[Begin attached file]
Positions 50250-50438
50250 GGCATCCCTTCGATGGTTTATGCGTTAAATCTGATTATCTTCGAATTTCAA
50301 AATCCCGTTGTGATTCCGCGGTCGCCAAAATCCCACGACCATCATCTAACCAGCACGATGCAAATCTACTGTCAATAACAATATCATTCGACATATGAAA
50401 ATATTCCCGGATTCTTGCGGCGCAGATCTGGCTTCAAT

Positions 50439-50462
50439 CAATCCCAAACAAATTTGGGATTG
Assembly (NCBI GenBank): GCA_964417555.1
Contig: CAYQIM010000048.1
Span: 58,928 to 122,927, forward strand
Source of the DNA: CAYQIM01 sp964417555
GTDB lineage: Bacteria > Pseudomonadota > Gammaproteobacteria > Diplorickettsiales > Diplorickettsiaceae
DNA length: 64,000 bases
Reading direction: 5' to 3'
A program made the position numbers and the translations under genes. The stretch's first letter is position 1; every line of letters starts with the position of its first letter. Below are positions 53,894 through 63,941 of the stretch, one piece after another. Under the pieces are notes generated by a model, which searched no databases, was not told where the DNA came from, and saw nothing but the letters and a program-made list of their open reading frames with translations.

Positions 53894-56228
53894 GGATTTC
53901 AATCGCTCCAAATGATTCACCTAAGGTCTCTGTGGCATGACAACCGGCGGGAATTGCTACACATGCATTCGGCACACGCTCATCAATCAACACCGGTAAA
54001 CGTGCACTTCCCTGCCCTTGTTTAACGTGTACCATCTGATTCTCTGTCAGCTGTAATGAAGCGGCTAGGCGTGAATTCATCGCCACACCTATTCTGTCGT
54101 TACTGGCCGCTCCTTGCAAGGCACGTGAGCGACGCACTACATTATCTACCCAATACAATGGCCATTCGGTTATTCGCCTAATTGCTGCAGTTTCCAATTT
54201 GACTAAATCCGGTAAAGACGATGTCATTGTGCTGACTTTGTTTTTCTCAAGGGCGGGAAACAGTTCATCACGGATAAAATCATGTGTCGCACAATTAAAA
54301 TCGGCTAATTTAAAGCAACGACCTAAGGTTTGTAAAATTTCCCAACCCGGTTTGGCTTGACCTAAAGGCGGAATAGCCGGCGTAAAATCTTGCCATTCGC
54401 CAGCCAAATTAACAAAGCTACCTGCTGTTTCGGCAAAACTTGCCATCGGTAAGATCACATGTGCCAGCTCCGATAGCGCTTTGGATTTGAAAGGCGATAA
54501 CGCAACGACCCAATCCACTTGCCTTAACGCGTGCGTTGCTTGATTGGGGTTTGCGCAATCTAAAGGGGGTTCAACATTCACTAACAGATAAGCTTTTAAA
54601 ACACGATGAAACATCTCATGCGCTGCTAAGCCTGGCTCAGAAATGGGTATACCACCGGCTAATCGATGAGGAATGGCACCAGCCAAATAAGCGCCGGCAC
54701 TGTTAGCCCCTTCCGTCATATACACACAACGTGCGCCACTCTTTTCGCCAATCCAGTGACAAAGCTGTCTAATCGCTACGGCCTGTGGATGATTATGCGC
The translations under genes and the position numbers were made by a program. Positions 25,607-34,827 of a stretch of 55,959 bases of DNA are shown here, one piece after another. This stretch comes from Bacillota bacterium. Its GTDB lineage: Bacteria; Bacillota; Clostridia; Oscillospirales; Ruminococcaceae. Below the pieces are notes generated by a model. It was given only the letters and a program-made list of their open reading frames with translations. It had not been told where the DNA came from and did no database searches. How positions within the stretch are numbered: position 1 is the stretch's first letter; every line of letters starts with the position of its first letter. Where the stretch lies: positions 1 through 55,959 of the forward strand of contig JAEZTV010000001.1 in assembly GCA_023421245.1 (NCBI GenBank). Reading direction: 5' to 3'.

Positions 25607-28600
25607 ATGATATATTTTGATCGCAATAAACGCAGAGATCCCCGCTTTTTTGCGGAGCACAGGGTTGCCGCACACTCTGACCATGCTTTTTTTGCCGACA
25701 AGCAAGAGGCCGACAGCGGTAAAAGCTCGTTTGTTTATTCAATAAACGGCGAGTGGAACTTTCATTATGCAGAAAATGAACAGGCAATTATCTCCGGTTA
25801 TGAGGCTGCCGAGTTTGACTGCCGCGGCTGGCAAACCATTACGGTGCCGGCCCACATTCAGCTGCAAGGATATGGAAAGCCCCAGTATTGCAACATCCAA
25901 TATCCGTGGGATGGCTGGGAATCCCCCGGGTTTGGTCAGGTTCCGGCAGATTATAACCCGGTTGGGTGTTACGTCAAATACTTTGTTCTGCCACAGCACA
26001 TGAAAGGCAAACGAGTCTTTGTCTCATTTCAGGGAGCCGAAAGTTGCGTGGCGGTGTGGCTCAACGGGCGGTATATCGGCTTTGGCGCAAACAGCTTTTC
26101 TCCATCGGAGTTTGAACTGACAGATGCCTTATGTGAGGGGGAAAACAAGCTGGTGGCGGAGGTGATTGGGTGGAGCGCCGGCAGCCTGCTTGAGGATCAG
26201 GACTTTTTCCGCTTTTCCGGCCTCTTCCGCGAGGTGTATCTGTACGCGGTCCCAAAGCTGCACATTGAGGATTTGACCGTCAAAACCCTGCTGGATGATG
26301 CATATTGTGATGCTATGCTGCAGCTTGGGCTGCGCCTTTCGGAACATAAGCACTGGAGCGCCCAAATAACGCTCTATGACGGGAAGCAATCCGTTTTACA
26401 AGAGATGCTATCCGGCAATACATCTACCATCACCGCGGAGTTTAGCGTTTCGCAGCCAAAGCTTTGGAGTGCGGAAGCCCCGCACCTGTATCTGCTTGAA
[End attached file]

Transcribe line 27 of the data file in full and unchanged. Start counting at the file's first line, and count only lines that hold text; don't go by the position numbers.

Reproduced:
Positions 25607-28600